Truth has taken on vague connotations in recent years, but there is one truth every sane person agrees about: no one wants to think about their death or plan for it. Those are the last wishes this post ruminates and expounds.
It began for us with a simple mailer. Although for me it began five years ago when my mother succumbed to the war lymphoma won over her physical body.
For my husband, things aren’t so cut and dried. His father’s living under an Alzheimer’s diagnosis, but his physical health is strong. Denial is no stranger to me, so I understand the proclivity to push things off until later.
But later always comes.
Easy and Hard
Death comes for everyone. And after that, those of us remaining will grieve.
That’s never easy. Some deaths are harder to face than others.
But sitting at a table with the funeral director doesn’t have to be hard for those we’ve left behind.
In the case of my mother, she had everything planned out and prepaid. It took us maybe thirty minutes to pick out the pamphlet they’d print for her service and decide where and when to hold it.
It still wasn’t “easy” because our hearts were bleeding. But it could have been worse than facing a firing squad, and it wasn’t.
When my husband or sons have to sit at that table, I want them to have the answers. I don’t even want them to have to see the questions.
Nothing will be easy, but a hard time can be lessened with a little cash and forethought.
Money and Planning
Yes, making death easier to swallow comes down to the money. And the forms the final wishes counselor filled out at our dining room table. There are still too many blanks on those forms, but they’ll be filled in.
My kids had fun joking about spilling the ashes or carrying them around in the trunk of their car. I think my youngest son brought up the idea that the etched box I’m envisioning will become the “white elephant gift” passed between their houses each Christmas.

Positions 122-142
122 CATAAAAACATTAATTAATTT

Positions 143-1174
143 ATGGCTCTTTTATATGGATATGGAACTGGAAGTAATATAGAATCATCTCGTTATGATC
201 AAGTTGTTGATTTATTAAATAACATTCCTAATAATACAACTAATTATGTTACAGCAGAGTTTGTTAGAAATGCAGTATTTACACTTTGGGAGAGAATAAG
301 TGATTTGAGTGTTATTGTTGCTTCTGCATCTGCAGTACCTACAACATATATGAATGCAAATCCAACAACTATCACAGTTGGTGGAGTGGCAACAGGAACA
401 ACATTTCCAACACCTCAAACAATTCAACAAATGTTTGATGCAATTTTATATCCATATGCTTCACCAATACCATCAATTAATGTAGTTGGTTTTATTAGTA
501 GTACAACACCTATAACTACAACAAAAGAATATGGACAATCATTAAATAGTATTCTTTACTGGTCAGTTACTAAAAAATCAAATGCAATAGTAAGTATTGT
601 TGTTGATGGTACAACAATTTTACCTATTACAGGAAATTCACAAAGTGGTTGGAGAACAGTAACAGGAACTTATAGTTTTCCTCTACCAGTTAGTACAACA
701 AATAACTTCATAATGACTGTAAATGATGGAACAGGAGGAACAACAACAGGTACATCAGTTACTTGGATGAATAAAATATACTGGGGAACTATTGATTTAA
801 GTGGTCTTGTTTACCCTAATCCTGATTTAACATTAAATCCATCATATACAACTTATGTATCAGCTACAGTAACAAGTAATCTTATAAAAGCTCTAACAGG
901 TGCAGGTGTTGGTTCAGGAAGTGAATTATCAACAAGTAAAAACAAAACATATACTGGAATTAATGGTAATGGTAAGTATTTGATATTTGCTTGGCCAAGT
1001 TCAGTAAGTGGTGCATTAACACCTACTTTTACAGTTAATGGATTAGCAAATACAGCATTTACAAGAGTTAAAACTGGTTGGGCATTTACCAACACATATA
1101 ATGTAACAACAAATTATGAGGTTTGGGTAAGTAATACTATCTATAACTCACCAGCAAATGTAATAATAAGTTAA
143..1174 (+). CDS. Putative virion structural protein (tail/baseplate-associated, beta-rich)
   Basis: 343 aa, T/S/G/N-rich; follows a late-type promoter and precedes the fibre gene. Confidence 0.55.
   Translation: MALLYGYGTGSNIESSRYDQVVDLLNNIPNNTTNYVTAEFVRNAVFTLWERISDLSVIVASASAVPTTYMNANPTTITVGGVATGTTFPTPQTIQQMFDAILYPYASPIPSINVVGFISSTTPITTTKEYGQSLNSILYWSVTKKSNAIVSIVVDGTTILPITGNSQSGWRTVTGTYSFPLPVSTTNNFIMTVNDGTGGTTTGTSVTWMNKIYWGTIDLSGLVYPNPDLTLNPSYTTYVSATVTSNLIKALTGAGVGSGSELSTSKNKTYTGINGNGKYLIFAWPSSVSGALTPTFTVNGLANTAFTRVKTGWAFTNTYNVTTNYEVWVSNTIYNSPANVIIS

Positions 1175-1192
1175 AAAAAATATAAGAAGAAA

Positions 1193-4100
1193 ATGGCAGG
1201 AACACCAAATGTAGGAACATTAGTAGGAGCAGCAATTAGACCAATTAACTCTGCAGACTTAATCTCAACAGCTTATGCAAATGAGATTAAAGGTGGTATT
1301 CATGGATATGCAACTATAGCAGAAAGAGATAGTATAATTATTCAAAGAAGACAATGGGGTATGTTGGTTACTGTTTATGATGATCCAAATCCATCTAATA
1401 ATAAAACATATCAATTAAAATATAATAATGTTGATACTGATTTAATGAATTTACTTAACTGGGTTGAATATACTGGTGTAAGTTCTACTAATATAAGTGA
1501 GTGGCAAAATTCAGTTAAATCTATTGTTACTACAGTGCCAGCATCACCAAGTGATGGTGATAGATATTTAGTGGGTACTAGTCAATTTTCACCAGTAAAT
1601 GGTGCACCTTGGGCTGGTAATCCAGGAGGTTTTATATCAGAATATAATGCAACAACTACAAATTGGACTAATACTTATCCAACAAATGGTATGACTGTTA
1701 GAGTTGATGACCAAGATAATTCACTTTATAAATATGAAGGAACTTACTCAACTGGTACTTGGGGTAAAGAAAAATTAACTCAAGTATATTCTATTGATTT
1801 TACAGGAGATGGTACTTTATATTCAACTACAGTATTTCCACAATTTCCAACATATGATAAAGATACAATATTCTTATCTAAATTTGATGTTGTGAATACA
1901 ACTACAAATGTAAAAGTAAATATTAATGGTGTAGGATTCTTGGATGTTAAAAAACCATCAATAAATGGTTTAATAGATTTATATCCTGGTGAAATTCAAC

Yeah, but I’m not dead yet. And although my oldest son had no interest in discussing the subject, we did manage to decide that investing money on a niche or plot to keep the ashes was pointless. No one would visit them after they were interned. Why not set them free somewhere?
My soul will be long gone. “Going up to the Spirit in the sky.”
Two advantages of pre-planning and prepaying:
- The meeting at the table is about minor details instead of major decisions
- There’s no invoice due to double the grim moment
In the End
Truth: I’ll be dead. Those who survive me can choose to follow my plan or do something different.
My last wishes will be paid for already. If they decide to embellish things, they’ll get a bill. If they would rather skimp out on the flowers, box and pretty bookmarks, the funeral director cuts them a check.
In the end, I’ll still be gone. I doubt I’ll be watching from Heaven to see that my last wishes are fulfilled verbatim. I’ll have more important things to do: like gape at translucent gold streets and catch up with my mother and grandmother and others who’ve been enjoying the endless vacation.
And as much as my kids didn’t want to talk about it now, I hope when the time comes, they’ll appreciate that their dad and I took as much of the sting out of a difficult time as we could.
Because that’s what parents do.
Do you have a plan in place for your final wishes? Are there some things you don’t think parents should discuss about this with their kids? Have you faced a more difficult funeral home discussion?